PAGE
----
Just when we thought we have finally escaped the worst phase of the pandemic, a new COVID variant has been detected in India. This new avatar of SARS-CoV-2 virus is considered to be the cause of the recent surge in Covid infections in parts of India. We all must remain watchful about how the scenario unfolds in the coming weeks. This column addresses the new variant and the resultant surge in COVID cases in India in 2023.
What is this new COVID variant?
The new variant is dubbed XBB.1.16. It has also been nicknamed “Arcturus” by variant trackers. XBB.1.16 is very similar to XBB.1.5 (nicknamed “Kraken”) - the most transmissible variant detected so far, according to Maria Van Kerkhove, WHO Covid expert (Fortune, April 1, 2023).
Rise of XBB.1.16
The new variant was first detected in India in January 2023. The highest number of cases were found in Maharashtra and Gujarat (164 each) followed by Telangana (93 cases) and Karnataka (86 cases) (NDTV.com, Mar. 31, 2023).
As per preliminary data, XBB.1.16 seems to be highly transmissible though it is likely to cause mild illness.
A concerning thing is that this variant can also infect a fully vaccinated person. There has been a recent surge in cases in India (a daily caseload of about 3,000 for the last few days). The new variant could be driving this recent surge in India.
Arcturus cases elsewhere
This new variant has been seen in parts of USA. A sub-lineage called XBB.1.16.1 has also been spotted in Missouri and Michigan states in US.
XBB.1.16 and its descendants have also been detected in Singapore, Australia, the UK, Japan, Israel, Canada, Malaysia, Denmark, New Zealand, Germany, South Korea, Spain, the Netherlands, Thailand, Sweden, South Africa, Italy, and China etc.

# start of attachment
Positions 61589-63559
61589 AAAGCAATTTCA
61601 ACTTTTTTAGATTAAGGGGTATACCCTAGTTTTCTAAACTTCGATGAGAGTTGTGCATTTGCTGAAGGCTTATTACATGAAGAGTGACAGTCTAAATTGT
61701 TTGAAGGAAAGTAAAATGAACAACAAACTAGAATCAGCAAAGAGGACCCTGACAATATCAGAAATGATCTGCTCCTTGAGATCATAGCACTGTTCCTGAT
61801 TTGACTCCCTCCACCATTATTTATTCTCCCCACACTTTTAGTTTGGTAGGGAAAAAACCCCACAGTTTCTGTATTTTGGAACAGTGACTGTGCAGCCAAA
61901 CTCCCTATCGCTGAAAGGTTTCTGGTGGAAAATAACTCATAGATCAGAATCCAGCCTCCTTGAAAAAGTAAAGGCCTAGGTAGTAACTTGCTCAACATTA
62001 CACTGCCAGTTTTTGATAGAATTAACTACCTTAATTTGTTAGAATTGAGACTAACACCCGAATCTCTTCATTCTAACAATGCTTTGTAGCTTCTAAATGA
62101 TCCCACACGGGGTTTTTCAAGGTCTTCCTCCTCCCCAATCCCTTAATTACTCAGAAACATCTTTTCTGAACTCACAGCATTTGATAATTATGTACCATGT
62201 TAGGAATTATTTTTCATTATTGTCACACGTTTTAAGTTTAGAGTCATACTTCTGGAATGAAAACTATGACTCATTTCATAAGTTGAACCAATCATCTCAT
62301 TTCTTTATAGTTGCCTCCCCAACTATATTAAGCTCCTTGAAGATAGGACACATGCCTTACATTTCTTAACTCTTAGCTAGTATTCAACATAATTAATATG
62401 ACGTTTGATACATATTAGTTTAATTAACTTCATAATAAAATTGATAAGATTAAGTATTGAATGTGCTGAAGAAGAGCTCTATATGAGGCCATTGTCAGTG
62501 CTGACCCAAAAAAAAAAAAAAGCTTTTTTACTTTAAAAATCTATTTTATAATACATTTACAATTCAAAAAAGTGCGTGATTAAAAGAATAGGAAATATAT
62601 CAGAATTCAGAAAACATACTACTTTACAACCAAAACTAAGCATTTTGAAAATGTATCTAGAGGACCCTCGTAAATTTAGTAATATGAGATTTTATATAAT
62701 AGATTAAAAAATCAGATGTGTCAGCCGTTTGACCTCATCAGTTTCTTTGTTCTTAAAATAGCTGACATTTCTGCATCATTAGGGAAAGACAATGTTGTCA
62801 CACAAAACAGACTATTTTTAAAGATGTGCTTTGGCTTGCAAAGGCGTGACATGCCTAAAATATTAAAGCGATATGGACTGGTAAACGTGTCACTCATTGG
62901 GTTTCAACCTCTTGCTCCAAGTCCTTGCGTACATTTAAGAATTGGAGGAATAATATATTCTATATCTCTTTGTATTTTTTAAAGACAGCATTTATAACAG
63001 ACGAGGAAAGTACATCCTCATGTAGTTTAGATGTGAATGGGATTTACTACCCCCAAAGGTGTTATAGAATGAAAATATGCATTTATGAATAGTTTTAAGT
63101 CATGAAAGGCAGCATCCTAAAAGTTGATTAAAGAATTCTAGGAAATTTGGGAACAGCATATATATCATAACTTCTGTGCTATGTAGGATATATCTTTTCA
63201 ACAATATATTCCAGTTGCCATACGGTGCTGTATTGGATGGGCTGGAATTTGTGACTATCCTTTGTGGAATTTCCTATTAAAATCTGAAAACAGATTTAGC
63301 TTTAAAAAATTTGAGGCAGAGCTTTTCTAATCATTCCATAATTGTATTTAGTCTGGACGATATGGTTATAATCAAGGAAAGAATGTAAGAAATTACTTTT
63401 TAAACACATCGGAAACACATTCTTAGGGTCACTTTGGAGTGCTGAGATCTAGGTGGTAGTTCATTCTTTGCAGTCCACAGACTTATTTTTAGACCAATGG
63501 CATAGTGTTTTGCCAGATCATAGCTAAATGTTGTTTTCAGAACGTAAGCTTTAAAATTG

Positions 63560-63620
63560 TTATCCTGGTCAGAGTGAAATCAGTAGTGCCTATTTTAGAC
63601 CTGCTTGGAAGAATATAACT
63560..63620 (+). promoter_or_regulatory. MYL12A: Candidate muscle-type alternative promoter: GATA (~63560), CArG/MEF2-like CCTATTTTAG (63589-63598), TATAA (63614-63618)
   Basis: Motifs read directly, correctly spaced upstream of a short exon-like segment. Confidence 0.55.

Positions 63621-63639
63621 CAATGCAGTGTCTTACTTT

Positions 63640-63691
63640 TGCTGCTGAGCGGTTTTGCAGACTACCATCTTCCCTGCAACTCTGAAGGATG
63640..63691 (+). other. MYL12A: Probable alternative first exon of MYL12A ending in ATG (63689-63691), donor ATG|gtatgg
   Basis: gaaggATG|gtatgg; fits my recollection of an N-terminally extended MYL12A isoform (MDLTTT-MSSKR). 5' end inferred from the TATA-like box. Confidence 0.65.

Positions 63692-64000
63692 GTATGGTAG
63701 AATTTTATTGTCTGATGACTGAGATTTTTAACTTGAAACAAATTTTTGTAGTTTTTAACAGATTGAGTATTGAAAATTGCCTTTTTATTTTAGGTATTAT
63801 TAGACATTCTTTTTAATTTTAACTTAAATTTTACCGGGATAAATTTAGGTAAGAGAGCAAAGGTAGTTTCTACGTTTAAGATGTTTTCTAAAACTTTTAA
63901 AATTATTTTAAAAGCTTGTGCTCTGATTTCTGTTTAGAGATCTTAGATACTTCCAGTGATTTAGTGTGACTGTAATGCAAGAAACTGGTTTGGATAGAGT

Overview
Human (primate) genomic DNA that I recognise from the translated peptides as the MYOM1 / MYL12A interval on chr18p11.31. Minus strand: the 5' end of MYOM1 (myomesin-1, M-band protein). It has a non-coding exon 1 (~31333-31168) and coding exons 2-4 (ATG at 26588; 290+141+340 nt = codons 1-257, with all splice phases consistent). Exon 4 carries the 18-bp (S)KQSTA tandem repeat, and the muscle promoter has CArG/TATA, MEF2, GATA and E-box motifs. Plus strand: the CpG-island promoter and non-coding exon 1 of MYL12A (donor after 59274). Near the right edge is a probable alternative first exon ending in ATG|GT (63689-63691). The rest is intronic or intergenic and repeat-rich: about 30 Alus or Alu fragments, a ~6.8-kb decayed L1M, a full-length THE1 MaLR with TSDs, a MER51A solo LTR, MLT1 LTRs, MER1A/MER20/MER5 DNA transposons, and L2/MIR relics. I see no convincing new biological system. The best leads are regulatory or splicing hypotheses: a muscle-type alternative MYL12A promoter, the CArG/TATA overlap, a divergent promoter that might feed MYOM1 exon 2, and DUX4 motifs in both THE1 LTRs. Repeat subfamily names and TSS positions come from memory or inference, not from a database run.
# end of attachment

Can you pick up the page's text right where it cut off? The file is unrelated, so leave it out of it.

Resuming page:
How did XBB.1.16 - Arcturus evolve?
XBB.1.16 is a recombinant strain. It’s a combination of two descendants of BA.2 (the so-called “stealth Omicron”). As compared to the parent XBB variant, XBB.1.16 has three additional mutations.
Why is Arcturus variant so concerning?
XBB.1.16 is not yet known to trigger a rise in hospitalizations or deaths. Nonetheless, there are some key issues that make this variant a concerning one. First, it has got two key mutations that make it fitter than any other variant known so far, according to Dr Raj Rajnarayanan, New York Institute of Technology (Fortune, April 1, 2023).
n especially concerning mutation is K478R borne on the spike protein of the virus that make the variant better at evading antibodies from prior infections and vaccinations, enabling it to be more transmissible as well as potentially triggering serious infections.
Ways to tackle XBB.1.16 and other upcoming variants
The Omicron specific booster vaccine may provide some protection against the new variants. Paxlovid is a drug that may continue to work for some time. However, as newer variants emerge, the effectiveness of vaccines and drugs may slide further.
Therefore, it’s now advisable to mask up when you move out of your homes. Patients with fever and other viral infection symptoms must quarantine themselves, says Dr Naresh Trehan, Managing Director, Medanta Hospital (Zee News, Mar. 24, 2023). Persons with co-morbidities may be the worst victims of the new variants. We all must strictly adhere to Covid-appropriate behaviour such as masking, distancing and frequent hand sanitizations etc.
As multiple flu viruses continue to thrive together with XBB.1.16 in parts of India (for example, Karnataka), we must be extra cautious. There may be sudden rise in influenza-like infections (ILI) and Severe Acute Respiratory Infections (SARI) due to pathogens such as SARS-CoV-2 (Covid virus), H3N2 virus, H1N1 (Swine Flu virus), and the Adenovirus etc. (New Indian Express, Mar. 27, 2023).
The need of the hour is to once again accelerate the vaccination drive. There is the urgent need to enhance the rate of full vaccinations. Also, all the eligible populations must be administered the third dose as soon as possible. In addition, we must once again revive the test, track, and treat strategy as well as masking, distancing and sanitizations, if need be.
(The views expressed are personal)
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